"The Church is forced to become more modern: to be with the poor and the weak, not with the rich and strong."
"The planet is under threat, the climate must be our first concern."
"I am only driven by the desire that our church survive by adapting our collective spirit to modern civil society."
The sentences cited are of revolutionary explosive power.
On January 14th, Scalfari and Francis greeted each other in Santa Marta:
"We hugged each other."
Right at the beginning of his detailed report, Scalfari comes back to a particularly valuable topic that he had already spoken to Francis about on previous occasions: the world unity religion, which corresponds to the Masonic spirit:
“There is only one God, that is the opinion of His Holiness. And Pope Francis believes it is the job to fraternize everyone, not just the Catholics and the Protestants, but all the religions that cultivate their God by following his rules: there are other monotheistic religions in the world, and there are polytheistic ones like they used to be. The gods of these religions often ignored each other or fought each other to the utmost. That was the former world: today you don't get to such extremes anymore, but you sometimes ignore the existence of other religions.
Francis is diametrically opposed to this thinking, which explains why there are voices that contradict him, even in the Christian religion.
"But it goes far beyond that. The only God he knows goes far beyond that. ”
Scalfari then affirmed that he was "not a believer" but was interested in theological questions, as these "had repercussions on culture in general and sometimes even on people's intellectual lives."
After exchanging a few pleasantries about their health and an exchange of ideas about current issues, which Scalfari does not report, he asked his first question. He took up a question he had already asked during the last conversation: Which saints does Francis personally worship more than others? While in the first part, which is about the new book of Benedict XVI. and Cardinal Sarah, and which contains a whole range of false information, no statements by Francis are quoted as direct quotes under quotation marks, Scalfari now goes all the way and publishes a real interview:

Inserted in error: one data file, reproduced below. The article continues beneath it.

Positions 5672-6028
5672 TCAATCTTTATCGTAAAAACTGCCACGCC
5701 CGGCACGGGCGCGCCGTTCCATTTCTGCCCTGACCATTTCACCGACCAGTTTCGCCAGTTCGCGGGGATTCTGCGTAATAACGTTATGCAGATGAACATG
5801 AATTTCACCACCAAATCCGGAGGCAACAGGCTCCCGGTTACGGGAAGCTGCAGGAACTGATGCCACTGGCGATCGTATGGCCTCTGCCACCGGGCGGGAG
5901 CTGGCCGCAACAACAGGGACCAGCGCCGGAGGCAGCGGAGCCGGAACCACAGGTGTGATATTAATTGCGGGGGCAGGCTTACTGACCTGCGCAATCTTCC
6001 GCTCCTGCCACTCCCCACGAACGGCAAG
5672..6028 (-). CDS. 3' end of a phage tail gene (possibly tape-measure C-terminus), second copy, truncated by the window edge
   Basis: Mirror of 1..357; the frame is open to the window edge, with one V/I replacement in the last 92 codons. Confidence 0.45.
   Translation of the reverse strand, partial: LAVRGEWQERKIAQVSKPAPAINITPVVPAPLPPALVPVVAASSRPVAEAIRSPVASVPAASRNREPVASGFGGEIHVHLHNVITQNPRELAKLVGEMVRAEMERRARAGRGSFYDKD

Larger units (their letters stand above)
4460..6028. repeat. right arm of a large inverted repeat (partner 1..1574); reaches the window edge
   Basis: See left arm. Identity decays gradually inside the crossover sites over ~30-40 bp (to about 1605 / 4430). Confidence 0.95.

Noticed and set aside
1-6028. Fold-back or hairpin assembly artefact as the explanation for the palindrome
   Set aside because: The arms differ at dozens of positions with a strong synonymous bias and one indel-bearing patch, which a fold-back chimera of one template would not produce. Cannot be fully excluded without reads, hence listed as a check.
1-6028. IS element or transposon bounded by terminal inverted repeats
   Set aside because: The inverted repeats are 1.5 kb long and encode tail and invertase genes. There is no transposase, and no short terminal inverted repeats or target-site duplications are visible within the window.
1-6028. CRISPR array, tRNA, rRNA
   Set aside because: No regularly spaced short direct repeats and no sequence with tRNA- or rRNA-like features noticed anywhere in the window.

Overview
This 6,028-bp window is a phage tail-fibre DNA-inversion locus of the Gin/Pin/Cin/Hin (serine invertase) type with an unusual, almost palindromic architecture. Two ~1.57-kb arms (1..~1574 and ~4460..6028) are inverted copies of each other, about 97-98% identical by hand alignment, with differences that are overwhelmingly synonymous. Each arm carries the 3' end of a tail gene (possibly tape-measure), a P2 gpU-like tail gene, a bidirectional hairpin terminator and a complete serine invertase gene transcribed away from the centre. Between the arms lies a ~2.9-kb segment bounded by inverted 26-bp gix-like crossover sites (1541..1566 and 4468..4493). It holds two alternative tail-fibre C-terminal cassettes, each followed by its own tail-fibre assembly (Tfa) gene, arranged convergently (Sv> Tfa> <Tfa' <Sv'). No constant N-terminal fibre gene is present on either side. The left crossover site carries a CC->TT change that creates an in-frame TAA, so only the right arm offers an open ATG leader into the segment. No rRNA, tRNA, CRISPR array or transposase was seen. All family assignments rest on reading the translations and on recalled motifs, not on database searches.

Francis: I remember your question well, and my answer still applies: These are
the saints who have made a major contribution to the history of the church. It is Paul of Tarsus, Augustine the Bishop of Hippo, Saint Ignatius, the founder of the Jesuit order, from which I come, and Francis of Assisi, the Saint, whose name I have adopted. Why did you ask me this question?
Scalfari comes up in his answer to Augustine and “the subject of grace”. The father of the church was "partly a mystic," said the journalist. The theme of grace was based on mysticism. It has been said that God grants grace to all Christians who accept him until their death, provided they do not commit a grave sin that leads to the loss of grace.
"It was a first version, but there was a second," said Scalfari. "God entrusts grace to only one part of humanity, the other remains without, but in the course of life those who have grace risk losing it and those who do not have it can receive it."
These are two different doctrines of grace, because the second, the grace doctrine of Augustine, let people be more committed in their behavior because they have to acquire grace. Acquiring it is much more difficult than losing it. According to Augustine, this will test humanity.
Scalfari: How do you see this question?